Johnson & Johnson has been ordered to pay $US8 billion (nearly $12 billion) in punitive damages in a case involving the way that the anti-psychotic drug Risperdal was marketed. Some male patients have argued that the drug caused them to grow large breasts and that the company downplayed this side effect when marketing the drug to doctors.
The $US8 billion (nearly $12 billion) payout, which could be lowered later, was decided by a jury in Philadelphia on Tuesday, according to a report from the New York Times. Compensatory damages against Janssen Pharmaceuticals, a subsidiary of Johnson & Johnson, were already awarded in 2016 and were a comparatively small $US680,000 (just over $1 million), according to the Times.
Nicholas Murray, the plaintiff, began taking Risperdal in 2003 at the age of just 9 years old to treat symptoms related to autism. Murray allegedly grew breasts, and the lawsuit claimed the full extent of the side effects weren’t properly disclosed to doctors. Murray’s legal team represents roughly 10,000 other clients who allege similar things against Johnson & Johnson.
Johnson & Johnson did not respond to Gizmodo’s request for comment but told the New York Times that it would work to set aside the “excessive and unfounded verdict.”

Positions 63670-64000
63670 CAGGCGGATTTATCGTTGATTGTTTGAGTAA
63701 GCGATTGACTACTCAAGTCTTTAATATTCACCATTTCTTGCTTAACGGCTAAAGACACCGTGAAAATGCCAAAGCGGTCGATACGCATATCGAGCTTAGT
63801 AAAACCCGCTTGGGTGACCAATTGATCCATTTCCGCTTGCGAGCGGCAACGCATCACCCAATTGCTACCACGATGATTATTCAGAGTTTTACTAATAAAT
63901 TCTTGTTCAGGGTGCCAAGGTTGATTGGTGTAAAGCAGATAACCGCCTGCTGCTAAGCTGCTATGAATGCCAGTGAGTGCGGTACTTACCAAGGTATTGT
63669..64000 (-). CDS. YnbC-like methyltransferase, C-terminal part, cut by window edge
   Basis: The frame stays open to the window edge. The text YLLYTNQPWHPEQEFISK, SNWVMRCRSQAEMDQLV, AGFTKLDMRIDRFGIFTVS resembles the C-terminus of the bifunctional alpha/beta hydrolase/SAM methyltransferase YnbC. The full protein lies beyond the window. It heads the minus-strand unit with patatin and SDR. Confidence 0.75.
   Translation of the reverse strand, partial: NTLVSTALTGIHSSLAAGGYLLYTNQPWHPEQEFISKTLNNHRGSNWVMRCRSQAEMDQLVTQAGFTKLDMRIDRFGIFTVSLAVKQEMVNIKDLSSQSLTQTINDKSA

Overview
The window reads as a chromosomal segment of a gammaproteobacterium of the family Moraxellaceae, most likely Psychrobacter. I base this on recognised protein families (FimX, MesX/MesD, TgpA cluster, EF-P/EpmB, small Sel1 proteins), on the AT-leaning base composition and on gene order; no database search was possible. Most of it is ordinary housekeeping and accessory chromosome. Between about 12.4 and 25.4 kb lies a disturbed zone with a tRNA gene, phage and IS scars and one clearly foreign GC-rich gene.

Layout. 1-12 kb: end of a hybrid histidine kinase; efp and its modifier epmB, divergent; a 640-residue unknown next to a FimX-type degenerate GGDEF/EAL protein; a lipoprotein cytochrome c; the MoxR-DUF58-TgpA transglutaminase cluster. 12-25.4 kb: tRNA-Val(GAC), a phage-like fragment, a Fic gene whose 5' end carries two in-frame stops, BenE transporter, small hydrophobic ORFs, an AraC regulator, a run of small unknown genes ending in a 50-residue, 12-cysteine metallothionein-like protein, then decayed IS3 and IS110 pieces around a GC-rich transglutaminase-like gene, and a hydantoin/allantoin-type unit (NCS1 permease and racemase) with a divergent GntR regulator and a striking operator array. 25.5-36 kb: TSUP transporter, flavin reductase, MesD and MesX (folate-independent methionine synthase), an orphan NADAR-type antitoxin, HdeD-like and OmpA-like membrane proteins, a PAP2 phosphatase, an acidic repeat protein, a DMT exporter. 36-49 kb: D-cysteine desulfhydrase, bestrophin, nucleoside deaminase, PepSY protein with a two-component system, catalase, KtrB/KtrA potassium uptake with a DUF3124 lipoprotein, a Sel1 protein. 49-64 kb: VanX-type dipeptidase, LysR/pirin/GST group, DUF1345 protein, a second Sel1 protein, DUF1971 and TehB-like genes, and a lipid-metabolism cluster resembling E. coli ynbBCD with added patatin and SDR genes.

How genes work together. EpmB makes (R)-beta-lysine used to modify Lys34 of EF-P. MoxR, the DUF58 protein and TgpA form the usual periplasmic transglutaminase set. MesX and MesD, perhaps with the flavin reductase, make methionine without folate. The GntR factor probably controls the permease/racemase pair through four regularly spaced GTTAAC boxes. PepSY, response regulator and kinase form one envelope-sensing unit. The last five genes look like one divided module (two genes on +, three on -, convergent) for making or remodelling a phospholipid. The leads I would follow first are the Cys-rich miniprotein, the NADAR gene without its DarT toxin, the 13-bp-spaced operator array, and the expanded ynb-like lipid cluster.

“The jury did not hear evidence as to how the label for Risperdal clearly and appropriately outlined the risks associated with the medicine, or the benefits Risperdal provides to patients with serious mental illness,” Johnson & Johnson told the New York Times in a statement. “Further, the plaintiff’s attorneys failed to present any evidence that the plaintiff was actually harmed by the alleged conduct.”
Risperdal was approved by the FDA in 1993 to treat schizophrenia, was approved for bipolar disorder in 2003, and approved to treat autism symptoms in 2006.
In a landmark ruling, Oklahoma judge Thad Balkman ruled against pharmaceutical giant Johnson & Johnson today in the first trial meant to extract retribution from drugmakers for fuelling the unprecedented wave of opiate-related overdoses and deaths in the United States.